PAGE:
Search Play Jazz Guitar.com

 

 




Classical Guitar Classes Longview WA

Classical guitar classes include lessons on right hand positions, rest stroke, free stroke, playing scales, pedal tones, vibrato, basic arpeggios and more. See below for local music schools in Longview that give access to instruction in guitar playing techniques as well as advice and content on playing classical guitar.

Kortens
(360) 425-3400
Po Box 1177
Longview, WA
Types of Instruments Sold
Digital Piano, Electronic Keyboard, Organs, Band & Orchestral, Drums & Percussion, Sound Reinforcement, Guitars & Fretted Instruments, Print Music

Data Provided By:
Theil's Music Center
(360) 577-8138
1432 Commerce Avenue
Longview, WA
 
Thiels Music Center
(360) 577-8138
1432 Commerce Avenue
Longview, WA
 
David S.
(877) 231-8505
N Cincinnati St
Spokane, WA
Subjects
Bass Guitar, Songwriting, Music Performance, Music Theory, Classical Guitar, Guitar
Ages Taught
5 to 65
Education
Northern Illinois University - Guitar Performance - 2007-2008 (not complete)
Membership Organizations
TakeLessons Music Teacher

Data Provided By:
Scott T.
(877) 231-8505
SE 267th Place
Maple Valley, WA
Subjects
French Horn, Music Performance, Guitar, Singing, Classical Guitar, Songwriting, Bass Guitar, Percussion, Trumpet, Music Theory, Music Recording, Drums, Piano, Trombone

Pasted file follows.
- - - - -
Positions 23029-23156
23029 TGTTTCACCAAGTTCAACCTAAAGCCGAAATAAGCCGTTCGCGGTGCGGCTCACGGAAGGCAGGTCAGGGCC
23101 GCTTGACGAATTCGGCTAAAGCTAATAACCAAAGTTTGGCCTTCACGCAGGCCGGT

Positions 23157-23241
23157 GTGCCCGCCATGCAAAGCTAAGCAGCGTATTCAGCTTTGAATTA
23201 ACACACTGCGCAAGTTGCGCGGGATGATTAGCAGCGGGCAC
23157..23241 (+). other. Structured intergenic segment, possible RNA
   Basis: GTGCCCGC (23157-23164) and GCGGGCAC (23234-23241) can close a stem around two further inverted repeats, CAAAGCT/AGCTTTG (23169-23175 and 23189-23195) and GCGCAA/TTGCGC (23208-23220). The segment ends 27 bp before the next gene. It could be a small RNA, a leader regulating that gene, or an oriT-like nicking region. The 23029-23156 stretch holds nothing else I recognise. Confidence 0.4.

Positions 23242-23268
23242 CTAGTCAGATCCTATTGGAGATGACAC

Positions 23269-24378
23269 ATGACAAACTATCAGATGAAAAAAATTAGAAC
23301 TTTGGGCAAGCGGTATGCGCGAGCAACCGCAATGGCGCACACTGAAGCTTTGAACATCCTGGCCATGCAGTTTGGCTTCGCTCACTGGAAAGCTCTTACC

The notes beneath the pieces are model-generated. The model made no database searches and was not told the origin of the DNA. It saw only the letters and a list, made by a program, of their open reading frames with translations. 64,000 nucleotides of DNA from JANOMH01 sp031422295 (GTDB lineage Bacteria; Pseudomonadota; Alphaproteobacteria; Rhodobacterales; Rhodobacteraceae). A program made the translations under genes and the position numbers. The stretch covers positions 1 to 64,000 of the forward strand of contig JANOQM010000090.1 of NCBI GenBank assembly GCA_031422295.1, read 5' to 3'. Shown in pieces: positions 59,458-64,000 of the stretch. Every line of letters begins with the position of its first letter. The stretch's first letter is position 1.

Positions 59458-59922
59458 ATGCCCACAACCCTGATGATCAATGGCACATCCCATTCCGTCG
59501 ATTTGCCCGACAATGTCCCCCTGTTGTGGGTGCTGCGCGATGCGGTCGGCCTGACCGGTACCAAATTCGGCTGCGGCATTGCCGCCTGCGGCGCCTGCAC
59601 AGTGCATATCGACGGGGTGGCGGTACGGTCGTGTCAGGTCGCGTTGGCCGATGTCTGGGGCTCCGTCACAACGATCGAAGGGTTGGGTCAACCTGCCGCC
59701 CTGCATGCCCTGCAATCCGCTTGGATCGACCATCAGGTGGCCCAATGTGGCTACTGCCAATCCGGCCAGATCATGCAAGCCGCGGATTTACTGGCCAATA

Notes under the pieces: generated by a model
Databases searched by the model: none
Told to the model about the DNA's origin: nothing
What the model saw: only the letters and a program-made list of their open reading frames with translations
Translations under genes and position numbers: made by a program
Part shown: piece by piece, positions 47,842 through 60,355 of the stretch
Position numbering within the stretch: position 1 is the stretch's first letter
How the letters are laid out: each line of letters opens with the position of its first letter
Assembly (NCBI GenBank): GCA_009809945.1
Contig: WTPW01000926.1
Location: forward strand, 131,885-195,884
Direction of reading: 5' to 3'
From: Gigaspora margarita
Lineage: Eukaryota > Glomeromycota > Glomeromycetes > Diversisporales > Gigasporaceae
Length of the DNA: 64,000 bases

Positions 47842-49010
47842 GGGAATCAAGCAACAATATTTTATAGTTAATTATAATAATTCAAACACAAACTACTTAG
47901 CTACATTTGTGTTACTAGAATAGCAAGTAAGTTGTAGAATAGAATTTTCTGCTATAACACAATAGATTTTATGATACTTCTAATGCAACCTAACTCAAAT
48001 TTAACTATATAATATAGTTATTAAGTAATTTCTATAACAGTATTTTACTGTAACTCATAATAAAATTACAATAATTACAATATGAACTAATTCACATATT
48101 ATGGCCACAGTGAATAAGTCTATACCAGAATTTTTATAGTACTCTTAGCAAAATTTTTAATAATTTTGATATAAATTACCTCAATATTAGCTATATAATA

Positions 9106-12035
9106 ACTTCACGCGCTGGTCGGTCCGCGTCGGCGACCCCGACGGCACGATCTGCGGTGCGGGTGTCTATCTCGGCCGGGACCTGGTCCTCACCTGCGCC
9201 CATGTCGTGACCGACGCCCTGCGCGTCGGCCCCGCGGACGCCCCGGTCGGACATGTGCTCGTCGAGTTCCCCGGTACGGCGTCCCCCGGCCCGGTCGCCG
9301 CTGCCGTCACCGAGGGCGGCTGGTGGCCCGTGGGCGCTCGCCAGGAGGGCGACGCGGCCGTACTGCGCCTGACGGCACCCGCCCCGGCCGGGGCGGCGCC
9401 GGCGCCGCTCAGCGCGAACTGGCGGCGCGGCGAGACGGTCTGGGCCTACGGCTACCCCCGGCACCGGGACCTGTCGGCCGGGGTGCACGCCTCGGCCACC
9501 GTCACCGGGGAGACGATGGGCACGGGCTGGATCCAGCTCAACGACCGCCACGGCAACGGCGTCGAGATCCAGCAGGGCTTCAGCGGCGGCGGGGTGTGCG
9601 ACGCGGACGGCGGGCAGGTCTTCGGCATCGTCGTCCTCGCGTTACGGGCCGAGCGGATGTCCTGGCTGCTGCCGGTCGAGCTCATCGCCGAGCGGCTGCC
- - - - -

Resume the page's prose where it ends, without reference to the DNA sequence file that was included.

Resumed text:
Ages Taught
5 to 99
Specialties
Classically trained. I focus on theory with my students. It is the base that they can leap from. I also have taught and performed jazz, salsa, and reggae.
Education
Navy School of Music - AA equivalent in Music - 1982 (Associate degree received)
Membership Organizations
TakeLessons Music Teacher

Data Provided By:
Theils Music Ctr
(360) 577-8138
1432 Commerce Ave
Longview, WA
Types of Instruments Sold
Digital Piano, Electronic Keyboard, Band & Orchestral, Drums & Percussion, Sound Reinforcement, Recording Equipment, Guitars & Fretted Instruments, Print Music

Data Provided By:
Advanced Guitar Repair
(360) 261-0341
Longview, WA
 
BARLET PIANO SERVICES
6960 OCEAN BEACH HWY
Longview, WA
 
David S.
(877) 231-8505
West Main Avenue
Spokane, WA
Subjects
Classical Guitar, Songwriting, Guitar, Bass Guitar, Music Theory, Music Performance
Ages Taught
5 to 65
Education
Northern Illinois University - Guitar Performance - 2007-2008 (not complete)
Membership Organizations
TakeLessons Music Teacher

Data Provided By:
JC H.
(877) 231-8505
12th Ave S
Seattle, WA
Subjects
Music Theory, Guitar, Bass Guitar, Upright Bass, Music Recording, Songwriting, Music Performance
Ages Taught
13 to 99
Specialties
Jazz, Classical, Progressive Rock, Celtic, Funk, R&B/Soul For jazz, I tend to work on individual tunes from the Real Book and some of the Jamey Aebersold books. I also like Barry Galbraith's books on jazz chord comping. For rock guitar I have transcriptions of various techniques (tapping, sweep)/ For slap bass I have bits transcribed from Marcus Miller and Vic Wooten pieces. For reading, I'll work with Bach's 2-part inventions and then excerpts from rock or jazz charts.
Education
Wayne Status University - Music - 06/81 - 06/85 (not complete)